Editing files with the vi editor

May 21, 2021

The vi editor is the most popular editor used to edit or create new files from a shell prompt. It comes in text-based as well graphical interface form, with extended features. This text-based editor is used to write a script, edit system configuration files, or develop the source code of a programming language. The name vi is pronounced as vee-eye.

The vim (short for vi improved) version of the vi editor comes with many enhancements to make working with the vi editor easier. It supports extended features, such as syntax highlighting for many configuration files and programming languages. Whatever we learn about vi editor is applicable to vim also, so we will learn about the vi editor in this section.

There are three modes of operation of the vi editor, as follows:

  • Command Mode
  • Insert Mode
  • Line Mode

The following diagram shows the different modes of vi editor, along with the keys used to switch between them:

vi editor

When working with the vi editor, it is essential to keep track of the mode you are working in. Many commands and keystrokes behave differently in different modes. The following table describes the different modes and their features in brief:

Mode

Feature

Command Mode

  • By default, vi editor starts in Command Mode
  • Keystrokes in Command Mode are interpreted as commands to modify content
  • In this mode, you can give commandsto perform cut, delete, copy, and paste operations, and also use keystrokes to navigate in the file
  • Editing and the insertion of text are not possible in this mode

Insert Mode

  • Press the I key to switch to InsertModefrom Command Mode (pressing theI key to get into Insert Mode is the most commonly used option; however, there are other keys too that can be pressed to get into Insert Mode from Command Mode)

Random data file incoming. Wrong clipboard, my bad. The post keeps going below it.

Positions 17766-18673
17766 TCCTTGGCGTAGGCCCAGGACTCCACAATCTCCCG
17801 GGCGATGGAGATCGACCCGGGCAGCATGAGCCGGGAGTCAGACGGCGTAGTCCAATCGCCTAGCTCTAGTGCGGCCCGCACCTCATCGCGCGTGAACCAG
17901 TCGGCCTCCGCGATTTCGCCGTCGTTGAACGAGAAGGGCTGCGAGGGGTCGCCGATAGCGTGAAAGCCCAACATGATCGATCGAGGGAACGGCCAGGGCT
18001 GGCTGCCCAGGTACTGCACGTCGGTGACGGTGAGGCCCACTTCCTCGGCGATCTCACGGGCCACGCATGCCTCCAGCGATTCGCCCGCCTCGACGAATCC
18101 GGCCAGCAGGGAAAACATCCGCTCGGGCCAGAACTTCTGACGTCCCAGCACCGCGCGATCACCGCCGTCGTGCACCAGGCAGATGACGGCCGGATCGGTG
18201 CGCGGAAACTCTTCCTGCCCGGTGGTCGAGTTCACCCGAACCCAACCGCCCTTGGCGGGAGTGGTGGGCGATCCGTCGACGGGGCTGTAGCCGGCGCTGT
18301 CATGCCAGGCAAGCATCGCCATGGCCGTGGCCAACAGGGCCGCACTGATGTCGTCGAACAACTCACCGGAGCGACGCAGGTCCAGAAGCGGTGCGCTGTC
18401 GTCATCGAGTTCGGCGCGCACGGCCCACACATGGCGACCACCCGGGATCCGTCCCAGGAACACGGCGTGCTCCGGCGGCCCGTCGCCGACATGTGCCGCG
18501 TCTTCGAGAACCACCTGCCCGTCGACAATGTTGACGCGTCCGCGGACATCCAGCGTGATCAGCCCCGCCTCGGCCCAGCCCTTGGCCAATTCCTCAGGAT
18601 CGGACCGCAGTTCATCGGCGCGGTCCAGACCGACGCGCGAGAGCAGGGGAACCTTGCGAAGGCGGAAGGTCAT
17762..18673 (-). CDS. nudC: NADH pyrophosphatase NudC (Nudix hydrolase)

• Insert Mode is used to modify or insert text into a file
  • Insert Mode is indicated by- - INSERT - - at the bottom of the screen
  • Pressthe Esc key to exit Insert Mode and return to Command Mode

Line Mode

  • Press the : key to switch to Line Mode from Command Mode only (we cannot switch to Line Mode from Insert Mode directly)
  • Line Mode is indicated by the : colon key at the beginning of the last line of the vi editor and the cursor is placed immediately after this colon
  • We can use line editing commands inherited from older line editors, such as saving the contents of a file to disk, executing shell commands, and reading other files’ contents, and so on
  • Requires pressingthe Enter key after the command for execution
  • Press the Esc key to exit Line Mode and return to Command Mode

Working with files in vi editor

To start the vi editor and edit the file, use the following syntax:

$ vi <filename>

If the file exits with the specified filename, it will be opened and its contents are displayed in Command Mode. If the file does not exist, vi creates the file when it is saved on the disk for the first time. By default, vi uses an unnamed temporary buffer where the file is edited, until its contents are saved to disk. Now, let’s understand the workings of vi in different modes in detail.

Insert Mode

This mode is used to enter new text in a file or modify the existing text in the file. There are multiple ways to get into Insert Mode, as described in the following table:

Key

Usage

a

Insert the text after the current cursor location, until the Esc key is pressed

A

Insert the text at the end of the line, until the Esc key is pressed

i

Insert the text before the current cursor location, until the Esc key is pressed

I

Insert the text at the beginning of the line, until the Esc key is pressed

o

Insert a new line following the current cursor location for entering text, until the Esc key is pressed

O

Insert a new line preceding the current cursor location for entering text, until the Esc key is pressed

s

Delete the character at the current cursor location and remain in Insert Mode, until the Esc key is pressed

S

Delete the line with the current cursor location and get into Insert Mode, until the Esc key is pressed